The Deferred Action Program is referred to as a discretionary program, which indicates that each case is reviewed individually. Opponents of the DREAM Act and the Deferred Action Program claim that these initiatives encourage illegal immigration since they give benefits to young illegal immigrants. However, these programs are put in place in order to avoid unfair punishment against young immigrants who contribute socially, culturally, and academically to the United States. For more information on deportation, contact the immigration attorneys of William Jang, PLLC, today.

The Pressure to Sell Could be Behind da Vinci Surgical Errors

Any surgical procedure carries some risk, even something as routine as an appendectomy. This is a given and acceptable provided that negligence or recklessness on the part of the hospital staff did not cause a patient’s injuries. However, when surgical errors occur that lead to injury or death because the surgeon did not know how to use the tools provided, that would be considered an actionable case.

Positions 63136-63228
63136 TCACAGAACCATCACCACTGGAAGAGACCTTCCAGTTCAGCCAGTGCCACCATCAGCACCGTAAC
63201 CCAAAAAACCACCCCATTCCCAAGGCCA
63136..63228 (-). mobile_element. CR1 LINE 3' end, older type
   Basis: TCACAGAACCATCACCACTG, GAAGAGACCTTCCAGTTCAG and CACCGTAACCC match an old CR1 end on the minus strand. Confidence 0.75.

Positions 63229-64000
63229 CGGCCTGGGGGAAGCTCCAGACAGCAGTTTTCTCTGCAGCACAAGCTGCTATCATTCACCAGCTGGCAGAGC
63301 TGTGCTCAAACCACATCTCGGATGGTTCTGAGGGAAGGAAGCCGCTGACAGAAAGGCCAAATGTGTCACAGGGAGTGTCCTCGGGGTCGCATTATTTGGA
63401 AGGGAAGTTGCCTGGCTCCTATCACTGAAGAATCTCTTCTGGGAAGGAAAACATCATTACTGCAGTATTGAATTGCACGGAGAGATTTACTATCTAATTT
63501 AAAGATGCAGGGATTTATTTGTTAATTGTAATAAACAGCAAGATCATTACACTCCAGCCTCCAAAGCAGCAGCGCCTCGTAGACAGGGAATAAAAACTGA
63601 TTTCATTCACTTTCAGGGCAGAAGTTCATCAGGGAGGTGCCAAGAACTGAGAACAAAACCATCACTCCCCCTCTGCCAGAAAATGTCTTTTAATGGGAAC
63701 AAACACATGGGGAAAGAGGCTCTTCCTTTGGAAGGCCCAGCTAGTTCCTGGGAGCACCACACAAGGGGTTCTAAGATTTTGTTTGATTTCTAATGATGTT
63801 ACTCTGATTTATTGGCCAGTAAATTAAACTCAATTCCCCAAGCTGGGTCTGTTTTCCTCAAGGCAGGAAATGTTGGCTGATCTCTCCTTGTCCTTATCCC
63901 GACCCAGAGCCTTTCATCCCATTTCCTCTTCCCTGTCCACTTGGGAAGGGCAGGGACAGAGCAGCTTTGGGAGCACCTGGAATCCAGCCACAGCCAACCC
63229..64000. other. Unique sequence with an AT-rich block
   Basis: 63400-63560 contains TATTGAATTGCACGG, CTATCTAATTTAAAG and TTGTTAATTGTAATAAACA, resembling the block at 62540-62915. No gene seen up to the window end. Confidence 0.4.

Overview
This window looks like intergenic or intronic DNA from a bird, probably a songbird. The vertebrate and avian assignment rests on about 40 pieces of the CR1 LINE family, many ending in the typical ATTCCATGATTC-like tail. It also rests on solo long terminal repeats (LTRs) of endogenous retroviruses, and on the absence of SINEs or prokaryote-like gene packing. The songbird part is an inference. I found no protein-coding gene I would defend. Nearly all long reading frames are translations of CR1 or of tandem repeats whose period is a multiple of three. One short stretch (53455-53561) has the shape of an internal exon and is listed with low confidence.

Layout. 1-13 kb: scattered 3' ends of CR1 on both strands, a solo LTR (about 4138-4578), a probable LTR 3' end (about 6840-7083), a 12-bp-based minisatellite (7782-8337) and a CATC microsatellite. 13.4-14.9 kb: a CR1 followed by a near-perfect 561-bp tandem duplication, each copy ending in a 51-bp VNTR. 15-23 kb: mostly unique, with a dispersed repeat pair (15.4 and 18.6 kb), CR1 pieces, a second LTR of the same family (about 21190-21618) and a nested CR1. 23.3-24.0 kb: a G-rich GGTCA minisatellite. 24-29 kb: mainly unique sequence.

In the cases against Intuitive Surgical Inc., manufacturer of the famed robotic surgery system da Vinci, one of the main problems with its use is the fact that many surgeons who use it did not have enough training to do so effectively and efficiently. As a result of this lack of training, surgical errors that would have a significant impact on a patient’s health and life occur.

It could be argued that hospitals are required to verify the credentials of a surgeon to use new technology such as da Vinci in surgery prior to an operation. However, since the robotic system is something new to the playing field, hospitals tend to follow the lead of the manufacturer in what would constitute a sufficient number of supervised operations before the surgeon is allowed to go solo. And since Intuitive would like to see more surgeons switching over to da Vinci, which would help drive sales in the future, the faster the surgeon is given credentials for its use, the better.  As a result, instead of being supervised by a more experienced surgeon for 5 operations, some new users get credentials after only three.